Rather than build a ten or twenty-year plan to ensure that the Nigerian League improved, it was easier to just invite the next player that scored a goal for some random club in Europe or Asia and continue to push the propaganda that the players in the League were not good enough. In 2014 at the World Cup, the Nigerian media and the NFF chieftains still suggested that the league was not good enough to produce players for the National team. 2014 was twenty years after Clemens Westerhof took eighteen home-based players to the AFCON. There was no need to take home-based players out for any championship so no need looking at the League.

When Vincent Enyeama quit the Super Eagles, Nigeria had to go to Carl Ikeme simply because he played in Europe (this takes nothing away from his qualities). There was really no need looking at the League. Before Vincent quit, his deputies were Ikechukwu Ezenwa and Daniel Akpeyi who we knew they were not good enough but we just kept on inviting them, why?

At the time Carl Ikeme got ill, we had to go to the lower rungs of the league in Portugal to get Dele Alampasu because there was no need even thinking of a goalkeeper from the League and the point of this is simple- if twenty league clubs cannot give you one goalkeeper then why do we have them in existence? Why do they pay salaries and play thirty eight games each every season if twenty of them cannot produce just one goalkeeper for the Super Eagles?

This is the way forward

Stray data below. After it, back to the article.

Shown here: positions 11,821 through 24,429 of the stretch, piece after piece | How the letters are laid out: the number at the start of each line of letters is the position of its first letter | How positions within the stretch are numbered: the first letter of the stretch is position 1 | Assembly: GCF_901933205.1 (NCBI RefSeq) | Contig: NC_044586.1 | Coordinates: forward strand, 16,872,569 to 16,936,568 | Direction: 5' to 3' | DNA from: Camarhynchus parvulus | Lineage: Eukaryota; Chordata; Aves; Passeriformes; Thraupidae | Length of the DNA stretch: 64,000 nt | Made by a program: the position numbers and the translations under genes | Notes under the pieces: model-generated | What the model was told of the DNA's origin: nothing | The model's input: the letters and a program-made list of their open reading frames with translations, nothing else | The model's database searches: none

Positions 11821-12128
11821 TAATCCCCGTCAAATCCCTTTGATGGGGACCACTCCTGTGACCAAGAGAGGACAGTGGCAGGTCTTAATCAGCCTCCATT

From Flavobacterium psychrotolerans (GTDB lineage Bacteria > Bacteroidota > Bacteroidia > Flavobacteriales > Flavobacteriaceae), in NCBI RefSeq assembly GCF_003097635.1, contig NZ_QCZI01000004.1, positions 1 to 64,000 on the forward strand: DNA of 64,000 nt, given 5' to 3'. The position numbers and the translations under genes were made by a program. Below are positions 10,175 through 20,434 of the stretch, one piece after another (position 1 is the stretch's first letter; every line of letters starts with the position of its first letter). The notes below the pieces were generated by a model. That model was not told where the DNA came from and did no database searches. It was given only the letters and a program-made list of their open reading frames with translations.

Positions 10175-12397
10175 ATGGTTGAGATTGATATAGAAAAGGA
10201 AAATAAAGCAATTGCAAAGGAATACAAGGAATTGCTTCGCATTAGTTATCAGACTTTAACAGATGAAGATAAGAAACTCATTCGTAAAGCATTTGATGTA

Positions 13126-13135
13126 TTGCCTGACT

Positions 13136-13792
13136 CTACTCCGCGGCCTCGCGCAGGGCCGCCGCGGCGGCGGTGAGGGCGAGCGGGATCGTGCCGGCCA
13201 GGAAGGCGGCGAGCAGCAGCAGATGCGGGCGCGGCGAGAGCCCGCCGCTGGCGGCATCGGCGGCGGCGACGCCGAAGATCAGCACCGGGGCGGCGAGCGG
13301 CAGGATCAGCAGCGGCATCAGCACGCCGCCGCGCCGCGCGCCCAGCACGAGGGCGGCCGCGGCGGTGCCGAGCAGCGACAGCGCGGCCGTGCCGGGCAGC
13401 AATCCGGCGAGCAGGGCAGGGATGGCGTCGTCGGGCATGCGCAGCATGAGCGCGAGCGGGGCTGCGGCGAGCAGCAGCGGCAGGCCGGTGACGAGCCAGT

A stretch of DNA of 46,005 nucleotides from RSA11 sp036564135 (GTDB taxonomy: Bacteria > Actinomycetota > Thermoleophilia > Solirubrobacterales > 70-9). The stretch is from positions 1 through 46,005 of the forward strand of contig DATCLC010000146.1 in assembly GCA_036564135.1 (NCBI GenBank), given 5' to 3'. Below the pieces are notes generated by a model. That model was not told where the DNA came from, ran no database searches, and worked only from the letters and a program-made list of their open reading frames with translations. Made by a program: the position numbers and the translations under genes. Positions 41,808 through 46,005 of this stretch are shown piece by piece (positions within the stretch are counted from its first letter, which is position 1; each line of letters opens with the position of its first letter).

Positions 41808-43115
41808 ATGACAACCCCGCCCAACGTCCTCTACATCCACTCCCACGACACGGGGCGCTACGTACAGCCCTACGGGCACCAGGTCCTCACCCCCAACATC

Just before the World Cup in Russia, the National team needed a left full-back, but twenty league clubs could not produce one, so why is the league there in the first place?

The media continued that the league was not good enough like their friends in the NFF had told them but no one spoke about how to make the league better. We all agree that the league is not good enough to produce players for the national team and this should not even be an argument, but we have been saying this for twenty-five years. At what point in our lives do we tell ourselves that we can rebuild the league?

Is there a plan?

Our beloved league

There is no doubt that the Nigerian League is rubbish and not worth the time wasted to write about it ( I am crying here), but haven’t we been saying this since 1994?

At what point do we tell ourselves that it is time to fix the league?

Whenever people like us talk about the Nigerian League, the clap back from the other side is that “Players in the league are not good enough for the Super Eagles” and they begin to compare them person by person, but they never suggest a plan for the League?

Why do we really play the league?

Amaju Pinnick as NFF president wowed us with his initial plan to make Nigerian Football self-sufficient financially, but he fell into the same black hole as his predecessors where he believed that the measure of success as a Federation is the number of tournaments you qualify for, rather than football development.

So you hear Pinnick and his other EXCO members talk about tournaments the different national teams have qualified to play in, but shouldn’t the talk be about real development of the game?

Can any president of the Nigeria Football Federation really be termed a success without a League in the country? And with this, I am not ignoring the off the pitch squabbles in the Federation, but we must stop and think for a while. Then how can we truly say the game has developed if there is no league in existence? And if we agree that there is no league in existence why this charade about to start on the 3rd of November?